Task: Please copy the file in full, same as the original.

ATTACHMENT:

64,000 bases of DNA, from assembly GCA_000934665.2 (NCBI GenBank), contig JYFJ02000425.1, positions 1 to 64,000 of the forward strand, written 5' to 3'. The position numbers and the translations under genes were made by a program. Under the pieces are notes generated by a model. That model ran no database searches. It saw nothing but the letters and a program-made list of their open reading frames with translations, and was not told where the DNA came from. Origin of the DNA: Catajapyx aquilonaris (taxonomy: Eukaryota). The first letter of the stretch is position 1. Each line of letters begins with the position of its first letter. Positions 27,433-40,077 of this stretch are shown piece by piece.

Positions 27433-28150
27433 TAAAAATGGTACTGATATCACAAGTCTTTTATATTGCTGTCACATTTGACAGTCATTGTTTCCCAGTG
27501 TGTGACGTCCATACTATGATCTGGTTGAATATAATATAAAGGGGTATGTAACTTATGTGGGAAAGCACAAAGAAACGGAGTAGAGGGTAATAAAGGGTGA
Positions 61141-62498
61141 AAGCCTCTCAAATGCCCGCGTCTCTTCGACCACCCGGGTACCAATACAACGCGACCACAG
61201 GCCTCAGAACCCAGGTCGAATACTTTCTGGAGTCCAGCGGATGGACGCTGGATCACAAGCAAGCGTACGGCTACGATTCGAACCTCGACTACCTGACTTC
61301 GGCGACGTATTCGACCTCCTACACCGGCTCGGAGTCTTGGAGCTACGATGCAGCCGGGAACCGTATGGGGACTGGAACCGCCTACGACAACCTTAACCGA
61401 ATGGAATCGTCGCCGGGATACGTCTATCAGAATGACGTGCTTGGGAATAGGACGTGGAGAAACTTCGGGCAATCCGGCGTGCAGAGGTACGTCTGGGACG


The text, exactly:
64,000 bases of DNA, from assembly GCA_000934665.2 (NCBI GenBank), contig JYFJ02000425.1, positions 1 to 64,000 of the forward strand, written 5' to 3'. The position numbers and the translations under genes were made by a program. Under the pieces are notes generated by a model. That model ran no database searches. It saw nothing but the letters and a program-made list of their open reading frames with translations, and was not told where the DNA came from. Origin of the DNA: Catajapyx aquilonaris (taxonomy: Eukaryota). The first letter of the stretch is position 1. Each line of letters begins with the position of its first letter. Positions 27,433-40,077 of this stretch are shown piece by piece.

Positions 27433-28150
27433 TAAAAATGGTACTGATATCACAAGTCTTTTATATTGCTGTCACATTTGACAGTCATTGTTTCCCAGTG
27501 TGTGACGTCCATACTATGATCTGGTTGAATATAATATAAAGGGGTATGTAACTTATGTGGGAAAGCACAAAGAAACGGAGTAGAGGGTAATAAAGGGTGA
Positions 61141-62498
61141 AAGCCTCTCAAATGCCCGCGTCTCTTCGACCACCCGGGTACCAATACAACGCGACCACAG
61201 GCCTCAGAACCCAGGTCGAATACTTTCTGGAGTCCAGCGGATGGACGCTGGATCACAAGCAAGCGTACGGCTACGATTCGAACCTCGACTACCTGACTTC
61301 GGCGACGTATTCGACCTCCTACACCGGCTCGGAGTCTTGGAGCTACGATGCAGCCGGGAACCGTATGGGGACTGGAACCGCCTACGACAACCTTAACCGA
61401 ATGGAATCGTCGCCGGGATACGTCTATCAGAATGACGTGCTTGGGAATAGGACGTGGAGAAACTTCGGGCAATCCGGCGTGCAGAGGTACGTCTGGGACG